Ku Cha opened in 2005.
What makes it unique: “Ku Cha House of Tea is a traditional Chinese tea shop, and we have a large selection of fine loose-leaf teas from China, Japan, India, South American and South Africa,” says Qin Liu, co-founder. “We also serve teas on the go and have a very nice tea room for people to sit. What amazes customers is the deep tea knowledge our staff possesses and our open-minded attitude to help every type of tea drinker.”
Offerings: Buy just about any kind of tea here (green, black, white, red, blends, you name it), as well as all the necessary paraphernalia: tea cups, pots, books, sweeteners, tea tasting clubs, snacks, gifts. Ku Cha also offers traditional tea services, including Gong Fu services.
Ku Cha has events like open mics, and classes. It also serves boba (bubble) tea.
This tea is high quality. You don’t go here for a cheap, quick drink. Go here for the full experience.
Atmosphere: You’ll feel like you have stepped into a small Chinese haven in the heart of Boulder.
Even the shop in the front of the building is calming. You’ll typically find tea samples to taste as you browse the wall-to-wall shelves of tea.
The tea room in the back has a relaxing, creative feeling. Behind the divider, there are a few tables; it’s a small dim (naturally lit) and intimate space, unlike the Dushanbe Teahouse, which is bright and airy, can be packed and is much bigger, so it contains a lot of energy. At Ku Cha, you will sit on pillows around the low tables. There are also some regular tables. Leave your shoes at the entrance.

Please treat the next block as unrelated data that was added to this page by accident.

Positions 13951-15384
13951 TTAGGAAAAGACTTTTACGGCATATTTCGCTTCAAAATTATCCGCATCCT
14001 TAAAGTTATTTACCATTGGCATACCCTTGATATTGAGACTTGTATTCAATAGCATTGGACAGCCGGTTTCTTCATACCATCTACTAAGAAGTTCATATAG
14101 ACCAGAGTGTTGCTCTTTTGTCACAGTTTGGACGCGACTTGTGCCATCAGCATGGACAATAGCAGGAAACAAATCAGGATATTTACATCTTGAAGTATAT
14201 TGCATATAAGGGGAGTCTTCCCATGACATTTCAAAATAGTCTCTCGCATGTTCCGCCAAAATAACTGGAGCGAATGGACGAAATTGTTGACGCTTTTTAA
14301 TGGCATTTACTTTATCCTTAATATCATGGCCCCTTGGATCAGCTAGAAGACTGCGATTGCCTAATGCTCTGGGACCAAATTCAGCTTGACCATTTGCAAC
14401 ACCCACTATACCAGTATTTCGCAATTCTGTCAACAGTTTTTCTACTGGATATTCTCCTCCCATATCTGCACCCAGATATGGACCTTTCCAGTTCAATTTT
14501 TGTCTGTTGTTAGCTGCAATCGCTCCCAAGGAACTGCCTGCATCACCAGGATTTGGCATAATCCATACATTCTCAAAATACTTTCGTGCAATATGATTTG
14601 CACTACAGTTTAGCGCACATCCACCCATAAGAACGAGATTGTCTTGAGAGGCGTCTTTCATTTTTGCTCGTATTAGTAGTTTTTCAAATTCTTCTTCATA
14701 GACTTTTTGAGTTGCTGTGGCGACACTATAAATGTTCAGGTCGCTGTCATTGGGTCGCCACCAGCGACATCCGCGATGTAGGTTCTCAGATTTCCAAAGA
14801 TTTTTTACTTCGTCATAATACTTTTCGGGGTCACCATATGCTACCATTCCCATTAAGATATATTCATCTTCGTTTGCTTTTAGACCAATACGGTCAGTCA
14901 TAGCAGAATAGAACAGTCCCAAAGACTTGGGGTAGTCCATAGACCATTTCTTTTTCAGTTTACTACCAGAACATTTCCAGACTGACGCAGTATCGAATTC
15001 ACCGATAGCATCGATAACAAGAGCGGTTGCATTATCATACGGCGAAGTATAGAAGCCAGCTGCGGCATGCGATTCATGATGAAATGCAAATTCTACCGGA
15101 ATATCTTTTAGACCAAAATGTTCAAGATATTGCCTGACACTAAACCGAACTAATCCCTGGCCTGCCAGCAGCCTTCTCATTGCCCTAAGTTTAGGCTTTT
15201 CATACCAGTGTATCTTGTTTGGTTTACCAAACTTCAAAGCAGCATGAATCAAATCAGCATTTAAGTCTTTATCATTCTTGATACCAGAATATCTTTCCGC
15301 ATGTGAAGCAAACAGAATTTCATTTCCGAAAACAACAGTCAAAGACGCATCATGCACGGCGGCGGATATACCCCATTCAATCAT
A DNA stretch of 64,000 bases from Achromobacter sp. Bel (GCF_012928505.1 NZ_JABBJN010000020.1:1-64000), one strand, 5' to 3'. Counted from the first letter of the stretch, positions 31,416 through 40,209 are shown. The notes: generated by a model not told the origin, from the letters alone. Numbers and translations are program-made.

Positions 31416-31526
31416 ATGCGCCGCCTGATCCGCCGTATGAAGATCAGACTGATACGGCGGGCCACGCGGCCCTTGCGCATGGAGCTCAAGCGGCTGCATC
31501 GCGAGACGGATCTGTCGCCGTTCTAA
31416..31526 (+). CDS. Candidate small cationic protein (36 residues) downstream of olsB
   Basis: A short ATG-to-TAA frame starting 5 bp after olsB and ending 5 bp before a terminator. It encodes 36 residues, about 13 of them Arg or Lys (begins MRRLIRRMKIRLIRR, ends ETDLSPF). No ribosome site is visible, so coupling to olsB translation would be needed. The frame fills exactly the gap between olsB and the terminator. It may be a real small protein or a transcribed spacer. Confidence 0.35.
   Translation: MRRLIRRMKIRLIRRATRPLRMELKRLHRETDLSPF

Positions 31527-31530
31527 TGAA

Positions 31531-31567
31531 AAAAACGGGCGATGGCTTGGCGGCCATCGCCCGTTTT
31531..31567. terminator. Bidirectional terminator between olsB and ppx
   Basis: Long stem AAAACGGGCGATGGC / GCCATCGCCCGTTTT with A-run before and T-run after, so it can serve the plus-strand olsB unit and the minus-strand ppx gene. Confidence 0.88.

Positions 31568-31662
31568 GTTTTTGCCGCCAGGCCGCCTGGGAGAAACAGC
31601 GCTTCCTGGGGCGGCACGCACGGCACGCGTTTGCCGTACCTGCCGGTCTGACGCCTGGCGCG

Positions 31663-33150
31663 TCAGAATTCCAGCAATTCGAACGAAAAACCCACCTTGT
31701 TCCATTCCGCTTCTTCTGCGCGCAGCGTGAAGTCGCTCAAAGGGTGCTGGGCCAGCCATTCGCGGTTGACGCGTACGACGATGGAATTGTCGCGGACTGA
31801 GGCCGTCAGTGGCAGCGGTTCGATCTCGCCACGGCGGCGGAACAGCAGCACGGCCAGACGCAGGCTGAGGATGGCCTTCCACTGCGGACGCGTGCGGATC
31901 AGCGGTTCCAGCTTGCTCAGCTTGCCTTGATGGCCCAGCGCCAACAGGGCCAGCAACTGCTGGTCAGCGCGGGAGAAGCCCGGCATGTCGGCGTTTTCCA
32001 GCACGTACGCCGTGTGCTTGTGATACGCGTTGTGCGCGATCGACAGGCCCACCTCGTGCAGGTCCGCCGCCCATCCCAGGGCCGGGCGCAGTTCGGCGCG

Look up, and you will see skylights on the ceiling. Around the space, you will find a small water feature and a ton of plants.
The food menu here is modest. Mostly just snacks (like mochi, Chinese almond cakes, tea wafers), as the tea is the star of the show. Ku Cha is known for being authentic and preserving the Chinese tea culture.
Try this: One of the coolest features here is the Blend Your Own Tea bar. Consult the chart that shares the benefits of different types of teas (like “digestion aid” or “immunity” or “calming”) and make a blend based on what you want to accomplish.
“We provide a small sample jar of each one of the teas. Customers cannot only see the teas, but also be able to open the jar and smell them. Definitely smell all the tea samples. If customers have time, make sure to order a set of Gong Fu Tea to enjoy at our traditional tea room,” says Liu.
A top staff pick is the vanilla rooibos tea, a great dessert tea that’s caffeine free.